Carlitos (Lorenzo Ferro) has the face of Macaulay Culkin, the lips of Angelina Jolie and the hair of an angel. Yet he epitomises evil. He’s a staunch robber and serial killer. He doesn’t believe in ownership of goods, and so he will steal anything that comes his way, ranging from cars and posh mansions to a gun store. He also has a profound disregard for life, and so he will kill just about anyone who stands in his way. The action takes place in 1971.
Carlitos befriends the dark-haired and also extremely good-looking Ramon (played by Chino Darin, son of Argentinian über-actor Ricardo Darin), who soon becomes his partner in crime. Ramon’s parents also become enthusiastic accomplices. Angel’s parents Aurora (Cecilia Roth) and Hector (Luis Gnecco), on the other hand, suspect that their son is up to no good, and do not approve of his behaviour. But there’s little they can do in order to stop their deviant and untrammelled angel. He carries on with his crime spree undaunted.
All the characters in The Angel have a weird and creepy Lynchian feel. They are not like the people you meet everyday on the streets. In fact, Carlitos comes across as the most plausible and even likeable person in the film – despite his homicidal tendencies. Carlitos sees Carlitos as entirely normal. And so will you. Ortega manages to naturalise violence without celebrating it. This is a brilliantly twisted movie. Simply dirtylicious.
There are also many elements of Almodovar. First of all, The Angel is Camp as hell (forgive the pun). Secondly, the plush colours of Almodovar are everywhere. Almodovar’s favourite colour red is used sparsely yet very cleverly and significantly. Blood is red, and so are Carlitos’s socks, shirt and underwear in the most key moments. But the most Almodovarian element of The Angel is his sexuality. Carlitos is openly effeminate and sexually ambiguous. He dates a girl and yet he is not ashamed of expressing his attraction for both Ramon and his father.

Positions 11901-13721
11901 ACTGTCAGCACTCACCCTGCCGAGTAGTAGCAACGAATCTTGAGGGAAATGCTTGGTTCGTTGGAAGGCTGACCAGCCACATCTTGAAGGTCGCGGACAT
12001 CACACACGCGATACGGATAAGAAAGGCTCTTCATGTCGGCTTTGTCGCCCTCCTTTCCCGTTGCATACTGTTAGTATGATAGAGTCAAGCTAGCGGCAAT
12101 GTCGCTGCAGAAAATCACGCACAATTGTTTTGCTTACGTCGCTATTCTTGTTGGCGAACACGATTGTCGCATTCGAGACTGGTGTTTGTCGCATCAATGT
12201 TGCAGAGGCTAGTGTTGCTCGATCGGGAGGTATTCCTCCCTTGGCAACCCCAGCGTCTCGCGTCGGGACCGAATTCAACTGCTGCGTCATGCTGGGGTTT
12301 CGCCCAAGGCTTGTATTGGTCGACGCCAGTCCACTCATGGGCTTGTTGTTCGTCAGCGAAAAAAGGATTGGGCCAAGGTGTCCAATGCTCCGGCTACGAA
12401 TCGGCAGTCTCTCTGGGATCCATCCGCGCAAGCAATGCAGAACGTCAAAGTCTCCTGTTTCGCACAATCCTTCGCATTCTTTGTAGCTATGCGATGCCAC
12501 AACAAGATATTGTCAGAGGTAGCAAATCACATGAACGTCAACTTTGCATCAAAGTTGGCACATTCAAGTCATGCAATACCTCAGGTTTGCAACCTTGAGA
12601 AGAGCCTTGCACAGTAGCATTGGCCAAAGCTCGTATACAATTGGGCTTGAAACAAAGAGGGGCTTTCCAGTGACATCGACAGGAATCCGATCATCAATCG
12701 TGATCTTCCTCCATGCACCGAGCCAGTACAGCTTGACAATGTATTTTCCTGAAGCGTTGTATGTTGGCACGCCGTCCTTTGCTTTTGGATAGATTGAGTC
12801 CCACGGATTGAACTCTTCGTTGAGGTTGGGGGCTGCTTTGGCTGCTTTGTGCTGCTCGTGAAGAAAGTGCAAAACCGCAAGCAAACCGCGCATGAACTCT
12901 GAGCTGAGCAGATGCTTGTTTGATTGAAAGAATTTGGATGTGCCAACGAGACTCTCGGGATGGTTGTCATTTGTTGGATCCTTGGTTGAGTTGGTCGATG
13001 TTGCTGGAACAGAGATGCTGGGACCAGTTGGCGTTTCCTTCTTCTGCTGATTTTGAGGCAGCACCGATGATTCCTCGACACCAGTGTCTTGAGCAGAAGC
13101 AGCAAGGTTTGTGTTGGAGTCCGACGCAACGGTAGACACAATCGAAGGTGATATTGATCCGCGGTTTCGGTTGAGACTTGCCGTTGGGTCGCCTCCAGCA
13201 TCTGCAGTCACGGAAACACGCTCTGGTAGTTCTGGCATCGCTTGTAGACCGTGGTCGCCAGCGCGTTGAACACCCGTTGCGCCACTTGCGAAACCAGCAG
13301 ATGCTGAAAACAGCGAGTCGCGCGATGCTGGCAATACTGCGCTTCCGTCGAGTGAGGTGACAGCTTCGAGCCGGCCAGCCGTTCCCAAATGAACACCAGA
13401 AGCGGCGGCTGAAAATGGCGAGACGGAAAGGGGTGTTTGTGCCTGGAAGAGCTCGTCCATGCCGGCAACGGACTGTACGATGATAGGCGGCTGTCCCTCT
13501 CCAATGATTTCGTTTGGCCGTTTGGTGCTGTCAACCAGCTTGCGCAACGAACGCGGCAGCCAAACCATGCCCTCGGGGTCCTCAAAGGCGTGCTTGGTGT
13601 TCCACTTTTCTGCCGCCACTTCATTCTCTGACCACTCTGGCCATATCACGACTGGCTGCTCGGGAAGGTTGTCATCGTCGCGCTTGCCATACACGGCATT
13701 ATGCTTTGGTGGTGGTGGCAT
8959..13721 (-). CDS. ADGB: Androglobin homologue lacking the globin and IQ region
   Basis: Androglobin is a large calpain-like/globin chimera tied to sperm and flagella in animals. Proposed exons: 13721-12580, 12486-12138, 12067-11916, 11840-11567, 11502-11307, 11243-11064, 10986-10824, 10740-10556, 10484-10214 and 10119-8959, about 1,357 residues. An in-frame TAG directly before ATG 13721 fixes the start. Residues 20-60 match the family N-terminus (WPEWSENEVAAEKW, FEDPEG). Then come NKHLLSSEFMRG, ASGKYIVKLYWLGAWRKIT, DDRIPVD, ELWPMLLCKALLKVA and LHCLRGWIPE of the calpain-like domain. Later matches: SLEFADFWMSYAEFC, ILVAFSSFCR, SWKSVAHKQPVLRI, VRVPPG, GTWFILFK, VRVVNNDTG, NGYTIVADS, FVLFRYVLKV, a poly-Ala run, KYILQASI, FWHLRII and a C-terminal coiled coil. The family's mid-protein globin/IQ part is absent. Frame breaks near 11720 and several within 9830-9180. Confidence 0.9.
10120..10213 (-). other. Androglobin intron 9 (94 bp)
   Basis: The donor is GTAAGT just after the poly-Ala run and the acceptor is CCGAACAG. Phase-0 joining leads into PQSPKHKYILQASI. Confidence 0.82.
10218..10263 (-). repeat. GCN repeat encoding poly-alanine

The film montage is very deft. A metal worker’s torch suddenly replaces a cigarette. A car enters a tunnel suggesting that Carlitos and Ramon had intercourse (very much like the train in Hitchcock’s North by Northwest, 1959). This orgasmic sequence acquires a further dimension when the unexpected happens just a split second later. The French word for orgasm “la petite mort” (“the little death”) is very appropriate to describe what happens. The consummation of Carlitos’s orgasm could be fatal. Sadly, I can’t explain exactly what I mean without spoiling the film. So I’ll just leave you guessing instead.
What I can reveal is that there is no shortage of penetration in the film. Bullets penetrating every part of the body. Yet no penises. There are so many murders entirely preposterous in their nature that you’ll be grateful this is just a film. A story so absurd it could never be real. Except it is. Carlitos Robledo Puch did exist. In fact, he’s still alive and in prison. He’s best known as “The Black Angel” or “The Death Angel” of Argentina, and one of the country’s most prolific and certainly the most deviant and infamous serial killer. Carlitos is the real-life Argentinean Marilyn Manson: glamorous like Marilyn Monroe (he likes wearing earrings and being compared to her) and murderous Like Charles Manson.
Despite borrowing a lot from Lynch and Almodovar, this is an surprisingly innovative film with an identity entirely of its own. The soundtrack blends Argentinian/Spanish rock, pop and chanson. And everything feels very South American.
The Angel premiered at the 71 Cannes International Film Festival, when this piece was originally written. It was part of the Un Certain Regard section, and so it did not vie for the event’s top prize the Palme d’Or – which is regrettable. It premieres in the UK a part of the BFI London Film Festival October 10th-21st.